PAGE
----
The FTSE 100 software developer Sage coaxed more of its customers on to subscription deals, sending profits up 16 per cent.
The Newcastle-based company, which develops accountancy and payroll software for small businesses, reported revenues rising from £899 million to £957 million in the six months to the end of March.
Recurring revenues grew 10.2 per cent over the period to £779 million and now represent 83 per cent of group turnover. Subscription revenue made increased from £380 million to £485 million, 52 per cent of recurring revenues.
Operating profits rose 13 per cent to £210 million over the first half of its financial year and pre-tax earnings increased by 16 per cent to £198 million. The results were in line with expectations.
Sage, founded in 1981, initially sold CD-roms with bookkeeping software. It used to charge customers an annual licence fee but has over recent years tried to move them to subscriptions. The shift is designed to provide more predictable revenue streams but it has proved turbulent. The company cut growth forecasts twice last year, ousted its chief executive and promoted Steve Hare, its finance director, to the top job.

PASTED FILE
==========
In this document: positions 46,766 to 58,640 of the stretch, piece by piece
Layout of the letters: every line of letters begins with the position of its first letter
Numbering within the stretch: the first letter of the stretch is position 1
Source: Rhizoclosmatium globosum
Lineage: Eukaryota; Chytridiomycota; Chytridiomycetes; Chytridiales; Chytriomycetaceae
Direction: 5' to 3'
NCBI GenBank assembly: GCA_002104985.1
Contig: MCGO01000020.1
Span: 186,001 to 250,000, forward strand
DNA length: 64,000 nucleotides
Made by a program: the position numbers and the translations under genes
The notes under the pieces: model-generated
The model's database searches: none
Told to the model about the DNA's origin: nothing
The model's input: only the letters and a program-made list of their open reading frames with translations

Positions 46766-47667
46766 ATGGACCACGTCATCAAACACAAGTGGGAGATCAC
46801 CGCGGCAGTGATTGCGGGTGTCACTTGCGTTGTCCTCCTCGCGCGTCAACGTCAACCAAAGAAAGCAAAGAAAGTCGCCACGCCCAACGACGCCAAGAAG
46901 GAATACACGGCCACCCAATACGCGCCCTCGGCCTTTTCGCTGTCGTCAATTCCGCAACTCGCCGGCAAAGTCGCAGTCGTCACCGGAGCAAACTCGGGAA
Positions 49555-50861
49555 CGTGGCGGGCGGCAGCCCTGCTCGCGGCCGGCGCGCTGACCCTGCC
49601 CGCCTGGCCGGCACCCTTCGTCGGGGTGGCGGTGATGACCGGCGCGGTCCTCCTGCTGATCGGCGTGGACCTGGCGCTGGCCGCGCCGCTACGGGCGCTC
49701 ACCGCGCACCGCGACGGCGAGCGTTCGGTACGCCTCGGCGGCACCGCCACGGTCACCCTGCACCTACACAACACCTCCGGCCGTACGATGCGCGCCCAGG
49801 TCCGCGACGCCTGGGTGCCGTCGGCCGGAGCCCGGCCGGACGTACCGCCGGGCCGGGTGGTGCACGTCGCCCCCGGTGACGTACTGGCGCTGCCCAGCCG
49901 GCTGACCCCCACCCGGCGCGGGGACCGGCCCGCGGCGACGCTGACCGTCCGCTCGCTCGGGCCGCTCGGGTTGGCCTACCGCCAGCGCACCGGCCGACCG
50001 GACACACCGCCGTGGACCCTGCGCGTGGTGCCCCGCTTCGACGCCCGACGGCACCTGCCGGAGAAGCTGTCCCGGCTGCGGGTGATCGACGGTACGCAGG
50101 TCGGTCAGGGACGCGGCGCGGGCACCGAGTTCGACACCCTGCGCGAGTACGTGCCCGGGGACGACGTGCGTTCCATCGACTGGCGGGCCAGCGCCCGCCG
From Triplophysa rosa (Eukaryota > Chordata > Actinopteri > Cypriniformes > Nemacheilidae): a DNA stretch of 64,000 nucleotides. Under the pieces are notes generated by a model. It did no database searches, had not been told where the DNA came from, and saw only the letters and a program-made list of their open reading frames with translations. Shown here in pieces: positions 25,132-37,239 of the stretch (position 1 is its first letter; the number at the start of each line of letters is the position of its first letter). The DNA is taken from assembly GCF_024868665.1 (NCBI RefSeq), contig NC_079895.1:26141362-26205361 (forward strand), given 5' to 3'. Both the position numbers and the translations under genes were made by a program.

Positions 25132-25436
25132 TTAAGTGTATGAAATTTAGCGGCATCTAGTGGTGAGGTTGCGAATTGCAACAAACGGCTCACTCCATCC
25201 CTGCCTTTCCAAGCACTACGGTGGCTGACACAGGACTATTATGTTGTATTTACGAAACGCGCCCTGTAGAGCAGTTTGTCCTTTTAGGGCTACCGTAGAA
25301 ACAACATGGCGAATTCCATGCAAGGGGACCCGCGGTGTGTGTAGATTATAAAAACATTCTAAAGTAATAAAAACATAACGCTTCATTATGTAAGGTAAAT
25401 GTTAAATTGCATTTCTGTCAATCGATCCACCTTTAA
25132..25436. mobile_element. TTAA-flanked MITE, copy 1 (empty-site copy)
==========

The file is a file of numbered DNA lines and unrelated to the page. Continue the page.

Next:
The company has a market value of £8 billion, about £1.5 billion larger than Micro Focus, Britain’s only other FTSE 100 software company. It has come under pressure from a range of new competitors, including Xero and Salesforce, offering payroll and bookkeeping services over the cloud.
This morning Sage said that recurring revenues grew 10.2 per cent over the period to £779 million and now represent 83 per cent of turnover.
In North America, its largest division, sales grew by 20 per cent. In northern Europe, which includes Britain, they rose 4 per cent.
The company said that full-year organic recurring revenue growth would be at the “top end or slightly exceed” its previous forecast for a rise of between 8 per cent and 9 per cent. Full-year turnover would remain unchanged and the company maintained its organic operating profit margin guidance of between 23 per cent and 25 per cent growth.
The company lifted its half-time dividend from 5.65p to 5.79p.
Mr Hare, 58, said that he had been “encouraged by the strong start” to the financial year. “We will continue to focus on driving high-quality recurring and subscription revenue in the second half of the year,” he added.
The company has appointed a new independent director. John Bates is chief executive of Eggplant, which specialises in AI-powered software test automation.